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Formal notice of CSP bye-law amendments

The CSP is in the process of amending its bye-laws, the Society’s legal rules, because of a Council decision to end the dual prosecution of physiotherapists (Frontline, 5 April).

Complaints from the public currently result in prosecution by the statutory regulator, the Health Professions Council, and the professional body, the CSP.

Physiotherapists are the only health professionals subject to this dual prosecution, which adds substantially to the pressure on the individual physiotherapists and to the CSP’s costs in both prosecuting and defending.

This article, following its original publication in Frontline (7 June), gives formal notice under article 20 of the CSP royal charter of the ‘intention to amend’ the bye-laws.

The amendments have to be debated twice by Council, in June and September. Following a two-thirds majority vote in the first Council meeting a simple majority vote is needed in the second. Amendments then go to members to consider at the annual general meeting, which takes place at Congress in October. If there is a vote in favour, the amendments go on to the Privy Council for final approval.

The opportunity has also been taken to renumber the bye-laws to make them more accessible.

Following a review of the Society’s bye-laws, Council will also be asked to consider a number of other amendments when it meets this month.

It should be noted the Society currently has no list members. However this category has been retained should it be needed in future, though there are no plans for this.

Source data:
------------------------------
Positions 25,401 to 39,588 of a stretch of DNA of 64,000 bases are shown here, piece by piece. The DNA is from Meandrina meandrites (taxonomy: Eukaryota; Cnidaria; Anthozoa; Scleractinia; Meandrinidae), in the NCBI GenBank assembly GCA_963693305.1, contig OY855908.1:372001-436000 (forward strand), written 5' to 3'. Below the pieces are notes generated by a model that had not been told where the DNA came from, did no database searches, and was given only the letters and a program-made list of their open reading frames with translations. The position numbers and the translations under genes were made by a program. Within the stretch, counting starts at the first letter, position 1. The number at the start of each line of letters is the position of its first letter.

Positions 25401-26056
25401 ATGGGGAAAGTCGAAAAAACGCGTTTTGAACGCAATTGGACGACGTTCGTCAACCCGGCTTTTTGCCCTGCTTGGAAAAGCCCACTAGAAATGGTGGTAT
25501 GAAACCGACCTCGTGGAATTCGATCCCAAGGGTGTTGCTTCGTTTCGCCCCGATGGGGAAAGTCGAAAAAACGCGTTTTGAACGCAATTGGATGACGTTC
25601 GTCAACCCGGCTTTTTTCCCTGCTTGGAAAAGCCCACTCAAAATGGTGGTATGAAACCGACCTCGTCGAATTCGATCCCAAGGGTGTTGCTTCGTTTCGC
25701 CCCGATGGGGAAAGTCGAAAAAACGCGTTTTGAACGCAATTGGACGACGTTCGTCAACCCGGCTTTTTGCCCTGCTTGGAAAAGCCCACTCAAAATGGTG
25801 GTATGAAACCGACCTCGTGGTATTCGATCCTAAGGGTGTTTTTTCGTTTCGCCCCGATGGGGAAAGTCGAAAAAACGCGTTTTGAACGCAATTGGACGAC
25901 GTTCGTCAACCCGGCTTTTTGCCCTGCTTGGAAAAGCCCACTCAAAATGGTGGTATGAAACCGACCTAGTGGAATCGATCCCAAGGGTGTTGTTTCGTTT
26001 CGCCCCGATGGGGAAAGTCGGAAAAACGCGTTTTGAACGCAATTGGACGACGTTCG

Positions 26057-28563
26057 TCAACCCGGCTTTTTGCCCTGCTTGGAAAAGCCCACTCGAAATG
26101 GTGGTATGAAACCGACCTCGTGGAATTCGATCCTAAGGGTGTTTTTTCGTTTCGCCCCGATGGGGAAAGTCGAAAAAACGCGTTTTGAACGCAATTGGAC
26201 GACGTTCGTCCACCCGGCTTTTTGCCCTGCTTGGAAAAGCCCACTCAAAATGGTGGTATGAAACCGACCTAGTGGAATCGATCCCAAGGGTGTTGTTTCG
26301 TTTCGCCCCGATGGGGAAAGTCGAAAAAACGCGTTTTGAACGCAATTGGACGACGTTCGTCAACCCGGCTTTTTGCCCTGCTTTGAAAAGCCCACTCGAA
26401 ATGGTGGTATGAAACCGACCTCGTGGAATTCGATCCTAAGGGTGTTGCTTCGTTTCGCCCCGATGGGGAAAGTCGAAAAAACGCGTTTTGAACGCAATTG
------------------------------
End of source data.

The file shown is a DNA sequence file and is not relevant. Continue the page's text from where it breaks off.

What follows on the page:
1- If approved, the Society will no longer prosecute any physiotherapist where the conduct complained of comes within the jurisdiction of the HPC. 

It will, however, continue to discipline associate, student and list members, as they are not regulated by the HPC. The
Society will then concentrate on defending physiotherapists who are prosecuted by the HPC.

2 - For any members subject to CSP disciplinary proceedings, there will be a longer period of notice of the professional conduct committee before which they will be required to appear.

3 - If a member is the subject of censure, sanction or erasure by the HPC, those findings will be given immediate effect in the Society’s register.

4 - There will be five categories of membership:  fellows, members, associates, students and list members.

5 - The role of the HPC will be acknowledged in legally protecting the title of ‘physiotherapist’ and ‘physical therapist’.  It is the CSP’s role to legally protect the title ‘chartered physiotherapist’ under the royal charter.

6 - There will need to be a committee regulating both admission to membership and conduct, and the preliminary committee of the CSP regulatory board will be re-named the preliminary and membership committee.

7 - The burdens carried by the members of the Society’s committees will be recognised by reducing the number required to sit on the preliminary and membership, professional conduct, and appeals committees.

8 - Terminology in the bye-laws used to refer to physiotherapists with a disability will be updated, and the notice period required for the AGM will be shortened.

9 - The Society will also be permitted to communicate with the membership through print and electronically, and there will be other minor renumbering, rewording or updating provisions.

The full text of the bye-law changes is at


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Issue date

6 September 2006

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